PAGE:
ZTE Axon 7 Mini Review
Voice calls sound OK on the ZTE Axon 7 Mini, though we did find a bit of a persistent low-level digital noise signal in the background. It's nothing worse than plenty of other phones, but may prove to be an issue for users particularly concerned with call fidelity.
A recent update that arrived while we were testing the Axon 7 Mini added support for VoLTE calls, though we were unable to put this mode through a proper test – though the potential is there for improved call sound quality.
Even without lots of power-hungry hardware, battery life comes up on the short side
The Axon 7 Mini packs a 2,705mAh non-removable battery – that's about 17 percent smaller than the Axon 7's. In our tests, that afforded us just over six hours of screen-on time with the phone in regular use. That's not tragic, but it is solidly on the lower side of what we from modern handsets, and is especially disappointing in light of the presence of the relatively power-efficient Snapdragon 617 chip – though something like a 625 would likely have done even better.
While using the phone, we often found ourselves topping-off the charge mid-way through the day, lest we risk pushing too low as the evening stretched on.
Recharge times are nice and speedy, with Quick Charge 3.0 support, and the including charging cable is a neat little addition: its USB Type-C end is reversible, just like you'd expect, but so is the standard A end, thanks to a little flexible flap with the plug's contacts. Getting it plugged in can take a little wiggling, but it's a small touch that we appreciate, all the same.
The Axon 7 Mini falls short of being the platonic ideal of a “mini” phone, one that takes a flagship, features intact, and gives us a handset with a smaller screen. Instead, it practically turns that approach on its head, barely decreasing size at all, and instead bringing us a phone that might be better called the Axon 7 Lite, dialing back on processing power and bells and whistles.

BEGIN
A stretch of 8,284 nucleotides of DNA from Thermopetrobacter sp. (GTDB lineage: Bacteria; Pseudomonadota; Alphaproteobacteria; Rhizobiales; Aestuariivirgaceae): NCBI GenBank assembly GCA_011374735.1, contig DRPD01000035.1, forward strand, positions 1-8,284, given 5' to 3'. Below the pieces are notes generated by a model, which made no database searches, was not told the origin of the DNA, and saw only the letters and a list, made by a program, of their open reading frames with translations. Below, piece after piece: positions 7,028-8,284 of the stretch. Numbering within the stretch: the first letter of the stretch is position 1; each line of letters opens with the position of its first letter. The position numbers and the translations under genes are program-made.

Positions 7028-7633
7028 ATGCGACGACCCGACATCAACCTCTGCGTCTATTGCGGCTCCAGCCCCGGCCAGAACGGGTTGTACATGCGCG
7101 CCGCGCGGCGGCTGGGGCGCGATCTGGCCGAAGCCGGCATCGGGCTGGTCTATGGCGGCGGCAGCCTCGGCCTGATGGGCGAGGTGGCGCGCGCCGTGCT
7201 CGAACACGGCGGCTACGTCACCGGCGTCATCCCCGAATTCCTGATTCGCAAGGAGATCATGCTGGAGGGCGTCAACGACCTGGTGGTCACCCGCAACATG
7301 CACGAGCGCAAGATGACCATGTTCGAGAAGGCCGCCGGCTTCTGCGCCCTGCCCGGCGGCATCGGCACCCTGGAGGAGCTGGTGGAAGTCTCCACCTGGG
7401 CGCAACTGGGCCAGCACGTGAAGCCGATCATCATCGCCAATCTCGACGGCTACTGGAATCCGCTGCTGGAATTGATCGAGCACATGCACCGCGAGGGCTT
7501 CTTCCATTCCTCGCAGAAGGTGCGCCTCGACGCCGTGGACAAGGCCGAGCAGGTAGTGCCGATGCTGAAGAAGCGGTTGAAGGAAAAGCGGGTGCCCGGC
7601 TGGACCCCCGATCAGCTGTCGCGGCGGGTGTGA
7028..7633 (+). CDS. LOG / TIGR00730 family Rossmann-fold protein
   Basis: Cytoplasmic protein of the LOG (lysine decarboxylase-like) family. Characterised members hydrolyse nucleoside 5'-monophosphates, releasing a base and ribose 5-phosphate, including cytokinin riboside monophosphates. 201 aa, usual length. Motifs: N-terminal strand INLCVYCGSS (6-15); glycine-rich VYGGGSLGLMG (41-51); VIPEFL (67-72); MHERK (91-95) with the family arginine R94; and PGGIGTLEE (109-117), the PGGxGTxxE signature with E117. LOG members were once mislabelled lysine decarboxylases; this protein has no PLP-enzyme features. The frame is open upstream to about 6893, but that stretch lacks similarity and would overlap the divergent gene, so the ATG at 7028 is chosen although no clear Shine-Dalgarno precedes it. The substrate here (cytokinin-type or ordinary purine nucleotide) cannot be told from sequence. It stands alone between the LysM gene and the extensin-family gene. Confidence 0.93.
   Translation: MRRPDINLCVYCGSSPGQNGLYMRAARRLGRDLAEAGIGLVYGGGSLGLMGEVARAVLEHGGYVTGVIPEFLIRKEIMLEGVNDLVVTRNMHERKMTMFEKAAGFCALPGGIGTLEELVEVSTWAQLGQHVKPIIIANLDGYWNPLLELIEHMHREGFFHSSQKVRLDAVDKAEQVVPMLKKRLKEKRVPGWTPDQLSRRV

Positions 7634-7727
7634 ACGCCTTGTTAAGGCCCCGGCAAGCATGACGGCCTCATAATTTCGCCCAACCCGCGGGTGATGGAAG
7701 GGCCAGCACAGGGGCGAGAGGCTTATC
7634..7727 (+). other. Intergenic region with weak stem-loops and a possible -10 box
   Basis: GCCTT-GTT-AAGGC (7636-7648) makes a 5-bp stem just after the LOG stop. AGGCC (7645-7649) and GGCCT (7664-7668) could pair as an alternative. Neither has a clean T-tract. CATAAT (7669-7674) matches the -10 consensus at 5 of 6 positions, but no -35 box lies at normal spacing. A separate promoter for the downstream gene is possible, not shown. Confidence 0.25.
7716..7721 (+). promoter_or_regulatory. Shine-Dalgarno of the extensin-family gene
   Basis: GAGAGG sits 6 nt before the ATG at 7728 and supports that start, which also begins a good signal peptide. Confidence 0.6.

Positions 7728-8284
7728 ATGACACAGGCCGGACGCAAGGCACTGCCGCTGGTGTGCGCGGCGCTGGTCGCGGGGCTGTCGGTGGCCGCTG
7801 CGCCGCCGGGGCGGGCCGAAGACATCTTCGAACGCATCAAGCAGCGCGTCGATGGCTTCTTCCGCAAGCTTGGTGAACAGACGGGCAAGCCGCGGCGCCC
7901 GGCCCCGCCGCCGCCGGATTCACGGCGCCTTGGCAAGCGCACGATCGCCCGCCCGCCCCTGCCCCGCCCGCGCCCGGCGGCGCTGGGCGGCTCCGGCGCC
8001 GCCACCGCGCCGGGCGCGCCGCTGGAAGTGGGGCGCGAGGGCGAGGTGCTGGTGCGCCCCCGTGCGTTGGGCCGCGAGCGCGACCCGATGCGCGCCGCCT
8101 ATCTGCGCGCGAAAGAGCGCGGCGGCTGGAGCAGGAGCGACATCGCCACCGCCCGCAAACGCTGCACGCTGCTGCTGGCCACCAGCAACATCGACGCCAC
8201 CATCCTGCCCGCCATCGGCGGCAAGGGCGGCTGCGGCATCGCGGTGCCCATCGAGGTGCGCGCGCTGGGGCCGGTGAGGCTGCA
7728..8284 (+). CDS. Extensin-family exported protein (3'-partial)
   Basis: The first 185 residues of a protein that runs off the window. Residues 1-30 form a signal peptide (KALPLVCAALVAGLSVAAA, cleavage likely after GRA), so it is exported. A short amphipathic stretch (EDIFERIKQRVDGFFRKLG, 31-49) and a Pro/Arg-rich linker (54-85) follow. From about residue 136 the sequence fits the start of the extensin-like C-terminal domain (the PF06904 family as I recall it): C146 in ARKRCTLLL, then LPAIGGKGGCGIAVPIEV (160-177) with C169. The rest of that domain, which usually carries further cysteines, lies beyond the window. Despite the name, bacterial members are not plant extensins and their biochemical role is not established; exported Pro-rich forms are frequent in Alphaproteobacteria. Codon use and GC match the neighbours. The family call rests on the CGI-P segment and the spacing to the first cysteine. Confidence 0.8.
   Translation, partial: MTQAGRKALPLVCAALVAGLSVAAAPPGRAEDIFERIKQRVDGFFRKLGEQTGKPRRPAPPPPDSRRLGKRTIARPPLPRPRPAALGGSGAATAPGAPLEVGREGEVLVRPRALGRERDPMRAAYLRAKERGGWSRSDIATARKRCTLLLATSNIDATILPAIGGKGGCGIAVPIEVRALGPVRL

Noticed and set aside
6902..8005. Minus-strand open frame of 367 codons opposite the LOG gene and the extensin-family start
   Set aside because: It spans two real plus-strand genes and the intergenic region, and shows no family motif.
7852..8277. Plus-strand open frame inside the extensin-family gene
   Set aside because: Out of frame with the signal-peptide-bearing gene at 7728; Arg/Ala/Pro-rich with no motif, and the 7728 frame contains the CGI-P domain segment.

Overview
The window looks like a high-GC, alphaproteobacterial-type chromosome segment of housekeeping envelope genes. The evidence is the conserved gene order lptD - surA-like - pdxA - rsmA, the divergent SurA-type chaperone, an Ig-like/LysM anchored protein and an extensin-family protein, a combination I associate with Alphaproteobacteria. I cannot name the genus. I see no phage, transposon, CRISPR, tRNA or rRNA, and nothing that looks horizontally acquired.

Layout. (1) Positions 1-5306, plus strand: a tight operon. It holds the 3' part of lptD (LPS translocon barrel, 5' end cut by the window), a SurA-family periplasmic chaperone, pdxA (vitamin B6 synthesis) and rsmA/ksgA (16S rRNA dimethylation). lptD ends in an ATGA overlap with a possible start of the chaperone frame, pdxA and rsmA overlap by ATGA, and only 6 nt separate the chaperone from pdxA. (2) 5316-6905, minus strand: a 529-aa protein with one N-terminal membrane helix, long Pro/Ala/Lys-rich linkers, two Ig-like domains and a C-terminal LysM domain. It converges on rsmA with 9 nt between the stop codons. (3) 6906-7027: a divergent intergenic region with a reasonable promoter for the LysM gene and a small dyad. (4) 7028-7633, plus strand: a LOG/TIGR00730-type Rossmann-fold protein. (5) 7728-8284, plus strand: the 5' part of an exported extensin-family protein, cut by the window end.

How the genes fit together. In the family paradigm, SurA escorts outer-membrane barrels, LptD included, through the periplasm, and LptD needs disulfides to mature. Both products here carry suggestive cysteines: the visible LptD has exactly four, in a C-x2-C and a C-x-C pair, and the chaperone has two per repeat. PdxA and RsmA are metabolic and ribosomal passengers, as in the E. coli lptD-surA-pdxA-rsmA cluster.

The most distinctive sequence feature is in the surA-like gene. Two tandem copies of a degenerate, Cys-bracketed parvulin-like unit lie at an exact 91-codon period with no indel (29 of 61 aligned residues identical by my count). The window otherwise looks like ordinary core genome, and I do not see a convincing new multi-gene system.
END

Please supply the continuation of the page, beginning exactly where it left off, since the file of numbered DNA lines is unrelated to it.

But that doesn't make the Axon 7 Mini a bad phone by any stretch, either. The phone really shines when it comes to audio performance, and if you're watching a lot of video or listening to plenty of music, you're likely to have a great time with the Axon 7 Mini – so long as you don't plan on watching many of those videos outside on bright, sunny days.
Really, pricing is going to make or break the Axon 7 Mini – it's clearly a phone that makes a number of sacrifices, and we'd like to think that we're saving a nice chunk of change through those compromises.
The problem there is that the phone costs $300 to the Axon 7's $400. Maybe that $100 difference means the world to you, but we're awfully tempted to pay the extra cash for the faster phone with more storage, a bigger, higher-res screen, and fancier camera hardware.
But there's a twist, in that discounts are already arriving for the Axon 7 Mini – like how Best Buy just started selling the phone for $250. At that price, it's quite a bit more attractive, and it really does feel like a phone that should demand a higher price tag. Keep your expectations in check, and you could be pretty happy with the Axon 7 Mini.